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Racism Exposed In John Steinbeck's Of Mice And Men

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John Steinbeck is a famous novelist who was born and raised in the country seat of Monterey Country in Salinas, California. The familiar geography and demographics inspired Steinbeck’s later novels and short stories. In his early adolescence, Steinbeck showed a growing interest in writing. He would work late at night in his attic, sometimes inviting friends over to read aloud to them. Hoping to sharpen his skills, Steinbeck enrolled at Sanford University in 1919. Steinbeck continued through college on and off for six years until finally he left Stanford in 1925, without a degree. After his first novel in 1929, Steinbeck married his first wife in 1930. Even through this tough time, Steinbeck continued to pour himself into his writing. Steinbeck makes use of his personal experiences and fabricates them…show more content…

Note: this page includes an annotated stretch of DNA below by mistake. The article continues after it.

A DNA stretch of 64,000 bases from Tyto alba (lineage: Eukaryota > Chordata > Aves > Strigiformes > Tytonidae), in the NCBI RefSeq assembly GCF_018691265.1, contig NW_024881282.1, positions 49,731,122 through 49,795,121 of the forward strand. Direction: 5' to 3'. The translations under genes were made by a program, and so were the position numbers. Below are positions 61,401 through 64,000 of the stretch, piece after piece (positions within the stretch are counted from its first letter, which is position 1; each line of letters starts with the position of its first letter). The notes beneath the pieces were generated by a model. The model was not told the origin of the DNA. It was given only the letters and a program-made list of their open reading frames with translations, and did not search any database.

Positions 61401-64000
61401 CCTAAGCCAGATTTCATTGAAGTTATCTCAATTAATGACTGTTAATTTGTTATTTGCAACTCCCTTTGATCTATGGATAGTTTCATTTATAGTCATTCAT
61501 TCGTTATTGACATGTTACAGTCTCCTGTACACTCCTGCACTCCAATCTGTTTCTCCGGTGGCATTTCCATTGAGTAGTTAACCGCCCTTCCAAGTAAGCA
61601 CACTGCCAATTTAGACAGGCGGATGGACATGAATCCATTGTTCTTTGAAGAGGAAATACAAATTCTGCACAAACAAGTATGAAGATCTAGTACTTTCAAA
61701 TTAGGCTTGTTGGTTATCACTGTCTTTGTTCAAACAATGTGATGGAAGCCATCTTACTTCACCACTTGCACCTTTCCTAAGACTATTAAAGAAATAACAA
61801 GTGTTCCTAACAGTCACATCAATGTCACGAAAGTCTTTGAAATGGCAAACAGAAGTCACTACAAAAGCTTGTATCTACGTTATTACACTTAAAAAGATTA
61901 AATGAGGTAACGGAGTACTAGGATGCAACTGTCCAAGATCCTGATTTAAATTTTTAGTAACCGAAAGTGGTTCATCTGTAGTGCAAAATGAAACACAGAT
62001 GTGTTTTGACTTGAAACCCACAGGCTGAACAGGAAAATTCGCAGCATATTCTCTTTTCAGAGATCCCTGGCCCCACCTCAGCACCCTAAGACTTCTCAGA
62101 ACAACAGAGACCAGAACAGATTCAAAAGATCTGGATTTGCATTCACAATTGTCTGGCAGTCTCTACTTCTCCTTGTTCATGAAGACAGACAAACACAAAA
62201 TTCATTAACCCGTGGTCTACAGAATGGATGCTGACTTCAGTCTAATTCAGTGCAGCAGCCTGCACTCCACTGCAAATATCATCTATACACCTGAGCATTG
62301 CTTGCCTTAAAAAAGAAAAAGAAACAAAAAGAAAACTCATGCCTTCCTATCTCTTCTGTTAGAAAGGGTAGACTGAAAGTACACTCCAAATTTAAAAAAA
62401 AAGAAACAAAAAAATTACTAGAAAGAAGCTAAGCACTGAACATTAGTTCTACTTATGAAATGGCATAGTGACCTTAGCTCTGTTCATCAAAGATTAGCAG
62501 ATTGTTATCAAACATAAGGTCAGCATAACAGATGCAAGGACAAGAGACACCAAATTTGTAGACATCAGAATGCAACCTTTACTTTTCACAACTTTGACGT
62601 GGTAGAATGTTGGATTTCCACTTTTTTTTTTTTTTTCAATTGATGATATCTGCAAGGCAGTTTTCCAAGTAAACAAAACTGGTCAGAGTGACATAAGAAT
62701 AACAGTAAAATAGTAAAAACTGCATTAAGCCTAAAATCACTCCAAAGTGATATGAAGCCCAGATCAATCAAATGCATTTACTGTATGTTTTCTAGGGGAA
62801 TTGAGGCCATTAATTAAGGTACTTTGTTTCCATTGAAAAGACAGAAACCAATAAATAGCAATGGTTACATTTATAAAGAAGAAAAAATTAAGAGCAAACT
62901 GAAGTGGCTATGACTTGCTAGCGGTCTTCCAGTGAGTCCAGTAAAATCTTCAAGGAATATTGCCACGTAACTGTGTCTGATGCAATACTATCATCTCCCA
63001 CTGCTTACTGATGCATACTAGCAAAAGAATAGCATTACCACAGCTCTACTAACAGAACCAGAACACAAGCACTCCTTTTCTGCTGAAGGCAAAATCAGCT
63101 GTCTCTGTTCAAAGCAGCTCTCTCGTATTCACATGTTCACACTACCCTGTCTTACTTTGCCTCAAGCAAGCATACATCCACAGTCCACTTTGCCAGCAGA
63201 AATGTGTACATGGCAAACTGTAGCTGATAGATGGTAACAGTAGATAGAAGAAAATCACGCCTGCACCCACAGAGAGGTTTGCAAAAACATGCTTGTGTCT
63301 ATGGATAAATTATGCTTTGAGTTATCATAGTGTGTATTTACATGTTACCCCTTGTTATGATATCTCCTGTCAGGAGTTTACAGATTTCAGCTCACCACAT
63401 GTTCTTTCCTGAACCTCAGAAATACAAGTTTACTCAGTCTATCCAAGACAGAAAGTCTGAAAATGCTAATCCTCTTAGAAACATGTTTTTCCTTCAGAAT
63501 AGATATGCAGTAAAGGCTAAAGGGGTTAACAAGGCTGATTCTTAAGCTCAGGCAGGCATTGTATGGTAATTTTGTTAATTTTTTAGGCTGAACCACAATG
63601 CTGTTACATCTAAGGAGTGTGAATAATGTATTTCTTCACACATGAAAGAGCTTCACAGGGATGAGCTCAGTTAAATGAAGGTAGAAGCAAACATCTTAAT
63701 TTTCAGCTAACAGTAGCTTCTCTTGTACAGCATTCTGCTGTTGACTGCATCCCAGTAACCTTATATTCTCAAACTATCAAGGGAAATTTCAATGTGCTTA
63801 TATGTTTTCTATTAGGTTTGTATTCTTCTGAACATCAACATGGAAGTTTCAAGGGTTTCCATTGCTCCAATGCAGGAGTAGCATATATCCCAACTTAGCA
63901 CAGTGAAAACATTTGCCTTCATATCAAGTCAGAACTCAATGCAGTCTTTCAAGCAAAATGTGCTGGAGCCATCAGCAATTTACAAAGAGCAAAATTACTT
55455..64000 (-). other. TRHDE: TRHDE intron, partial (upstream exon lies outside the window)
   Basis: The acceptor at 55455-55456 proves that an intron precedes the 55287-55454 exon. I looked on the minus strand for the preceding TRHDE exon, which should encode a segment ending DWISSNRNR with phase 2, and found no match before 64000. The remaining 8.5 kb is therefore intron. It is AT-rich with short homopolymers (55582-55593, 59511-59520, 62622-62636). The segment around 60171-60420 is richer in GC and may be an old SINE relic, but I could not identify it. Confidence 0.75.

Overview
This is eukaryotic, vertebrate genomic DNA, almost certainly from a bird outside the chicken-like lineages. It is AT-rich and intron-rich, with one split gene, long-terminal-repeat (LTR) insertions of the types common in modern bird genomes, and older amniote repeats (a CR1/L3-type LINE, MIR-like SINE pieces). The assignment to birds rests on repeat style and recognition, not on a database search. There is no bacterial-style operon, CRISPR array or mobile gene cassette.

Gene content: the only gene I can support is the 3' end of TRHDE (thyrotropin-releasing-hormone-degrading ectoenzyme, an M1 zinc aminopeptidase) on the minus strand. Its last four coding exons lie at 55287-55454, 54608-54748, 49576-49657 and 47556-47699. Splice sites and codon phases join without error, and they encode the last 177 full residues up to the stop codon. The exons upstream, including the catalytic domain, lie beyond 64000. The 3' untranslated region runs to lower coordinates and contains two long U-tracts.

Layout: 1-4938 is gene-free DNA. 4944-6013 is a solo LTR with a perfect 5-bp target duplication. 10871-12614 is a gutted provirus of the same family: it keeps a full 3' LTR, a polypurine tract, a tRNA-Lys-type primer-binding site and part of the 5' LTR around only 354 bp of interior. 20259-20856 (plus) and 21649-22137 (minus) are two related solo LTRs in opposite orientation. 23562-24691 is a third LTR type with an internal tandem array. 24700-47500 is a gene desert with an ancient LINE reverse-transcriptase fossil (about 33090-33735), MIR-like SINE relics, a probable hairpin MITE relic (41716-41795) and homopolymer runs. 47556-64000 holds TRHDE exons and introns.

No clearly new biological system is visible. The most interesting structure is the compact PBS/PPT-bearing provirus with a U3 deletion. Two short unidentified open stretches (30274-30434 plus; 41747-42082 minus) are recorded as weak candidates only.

For instance, his novel, Of Mice and Men is based off John Steinbeck’s own experiences as a bindle stiff in the 1920s. The novel portrays a few of the social prejudices that occurred during Steinbeck’s time which included that of racism, disrespect for the elderly and mentally ill, as well as men’s stereotypical viewpoint on women. In the novel Of Mice and Men, John Steinbeck expresses the devastating effects of racism through the character Crooks, a black stable buck who works on the farm. Crooks is an example of one of the three main social injustices portrayed in the novel. Due to his race, Crooks is often isolated from the rest of the ranchers on the farm. Since Crooks is not allowed in the bunkhouse, he keeps to himself in his room. Crooks’ isolation from the rest of the men concerning separate living quarters is an example of how racial discrimination can affect a person. This isolation has resulted in his bitter and lonely attitude, an attitude which he expresses to Lennie when Lennie comes to visit him in his room. When all of the men leave to go to the doctor to get Curley’s hand fixed,
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